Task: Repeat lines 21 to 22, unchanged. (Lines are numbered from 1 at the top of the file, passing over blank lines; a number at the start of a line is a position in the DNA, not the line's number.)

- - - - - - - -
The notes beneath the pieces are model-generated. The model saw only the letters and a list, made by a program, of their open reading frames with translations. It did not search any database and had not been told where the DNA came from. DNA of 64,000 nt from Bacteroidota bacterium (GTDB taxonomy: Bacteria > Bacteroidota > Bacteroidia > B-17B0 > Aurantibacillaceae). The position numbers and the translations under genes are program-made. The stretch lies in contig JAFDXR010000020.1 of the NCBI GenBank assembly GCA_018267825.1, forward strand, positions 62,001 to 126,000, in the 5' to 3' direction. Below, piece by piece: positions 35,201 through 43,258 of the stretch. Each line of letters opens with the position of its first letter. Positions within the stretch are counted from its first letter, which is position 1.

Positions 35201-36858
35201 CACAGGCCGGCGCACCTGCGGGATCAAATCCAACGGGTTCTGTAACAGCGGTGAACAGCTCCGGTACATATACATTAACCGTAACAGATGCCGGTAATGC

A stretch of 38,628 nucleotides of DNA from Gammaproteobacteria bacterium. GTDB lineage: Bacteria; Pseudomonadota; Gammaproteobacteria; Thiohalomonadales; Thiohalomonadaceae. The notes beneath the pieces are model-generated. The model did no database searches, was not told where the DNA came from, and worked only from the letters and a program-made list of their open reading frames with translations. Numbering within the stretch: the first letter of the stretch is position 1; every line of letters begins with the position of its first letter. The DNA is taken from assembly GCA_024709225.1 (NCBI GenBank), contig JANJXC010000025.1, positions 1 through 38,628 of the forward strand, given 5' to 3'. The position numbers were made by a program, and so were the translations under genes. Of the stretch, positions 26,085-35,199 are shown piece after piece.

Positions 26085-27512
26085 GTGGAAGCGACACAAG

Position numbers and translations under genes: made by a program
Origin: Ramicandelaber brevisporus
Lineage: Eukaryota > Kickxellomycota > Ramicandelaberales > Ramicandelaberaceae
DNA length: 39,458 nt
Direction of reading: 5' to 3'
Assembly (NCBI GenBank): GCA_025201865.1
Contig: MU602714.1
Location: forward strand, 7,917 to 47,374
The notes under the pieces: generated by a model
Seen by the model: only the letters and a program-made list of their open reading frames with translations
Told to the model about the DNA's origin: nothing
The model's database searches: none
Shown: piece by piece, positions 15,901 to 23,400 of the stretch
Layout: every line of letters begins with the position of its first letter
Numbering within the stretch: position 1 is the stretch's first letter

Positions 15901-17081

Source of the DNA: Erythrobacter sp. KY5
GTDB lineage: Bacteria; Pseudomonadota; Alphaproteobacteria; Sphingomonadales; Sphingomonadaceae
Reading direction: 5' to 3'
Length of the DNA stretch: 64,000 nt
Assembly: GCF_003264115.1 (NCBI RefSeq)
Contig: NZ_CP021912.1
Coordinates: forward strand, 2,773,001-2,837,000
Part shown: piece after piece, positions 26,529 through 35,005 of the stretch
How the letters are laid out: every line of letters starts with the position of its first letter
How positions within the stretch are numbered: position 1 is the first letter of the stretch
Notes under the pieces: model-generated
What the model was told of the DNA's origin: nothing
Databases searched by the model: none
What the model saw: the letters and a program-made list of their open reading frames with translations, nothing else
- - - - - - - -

Numbering within the stretch: position 1 is the stretch's first letter

Positions 15901-17081